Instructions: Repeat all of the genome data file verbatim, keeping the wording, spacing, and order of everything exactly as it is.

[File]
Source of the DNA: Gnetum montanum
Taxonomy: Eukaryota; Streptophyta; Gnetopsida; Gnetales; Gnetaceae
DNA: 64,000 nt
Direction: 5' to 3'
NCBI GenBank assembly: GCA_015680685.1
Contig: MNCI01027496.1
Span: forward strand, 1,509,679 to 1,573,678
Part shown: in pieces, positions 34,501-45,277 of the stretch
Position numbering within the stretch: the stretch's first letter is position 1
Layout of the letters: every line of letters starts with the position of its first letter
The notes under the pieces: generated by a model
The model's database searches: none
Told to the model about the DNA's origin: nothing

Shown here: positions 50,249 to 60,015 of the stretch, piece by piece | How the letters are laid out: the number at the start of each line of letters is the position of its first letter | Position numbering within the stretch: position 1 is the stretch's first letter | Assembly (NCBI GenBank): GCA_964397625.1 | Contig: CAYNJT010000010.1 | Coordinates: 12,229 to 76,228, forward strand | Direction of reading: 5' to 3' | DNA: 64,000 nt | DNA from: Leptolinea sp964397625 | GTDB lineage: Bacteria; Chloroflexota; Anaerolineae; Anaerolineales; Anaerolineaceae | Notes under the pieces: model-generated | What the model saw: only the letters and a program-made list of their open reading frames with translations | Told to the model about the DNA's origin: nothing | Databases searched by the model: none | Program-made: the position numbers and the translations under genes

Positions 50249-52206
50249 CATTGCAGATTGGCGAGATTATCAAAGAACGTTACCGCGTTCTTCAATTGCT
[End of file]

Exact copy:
Source of the DNA: Gnetum montanum
Taxonomy: Eukaryota; Streptophyta; Gnetopsida; Gnetales; Gnetaceae
DNA: 64,000 nt
Direction: 5' to 3'
NCBI GenBank assembly: GCA_015680685.1
Contig: MNCI01027496.1
Span: forward strand, 1,509,679 to 1,573,678
Part shown: in pieces, positions 34,501-45,277 of the stretch
Position numbering within the stretch: the stretch's first letter is position 1
Layout of the letters: every line of letters starts with the position of its first letter
The notes under the pieces: generated by a model
The model's database searches: none
Told to the model about the DNA's origin: nothing

Shown here: positions 50,249 to 60,015 of the stretch, piece by piece | How the letters are laid out: the number at the start of each line of letters is the position of its first letter | Position numbering within the stretch: position 1 is the stretch's first letter | Assembly (NCBI GenBank): GCA_964397625.1 | Contig: CAYNJT010000010.1 | Coordinates: 12,229 to 76,228, forward strand | Direction of reading: 5' to 3' | DNA: 64,000 nt | DNA from: Leptolinea sp964397625 | GTDB lineage: Bacteria; Chloroflexota; Anaerolineae; Anaerolineales; Anaerolineaceae | Notes under the pieces: model-generated | What the model saw: only the letters and a program-made list of their open reading frames with translations | Told to the model about the DNA's origin: nothing | Databases searched by the model: none | Program-made: the position numbers and the translations under genes

Positions 50249-52206
50249 CATTGCAGATTGGCGAGATTATCAAAGAACGTTACCGCGTTCTTCAATTGCT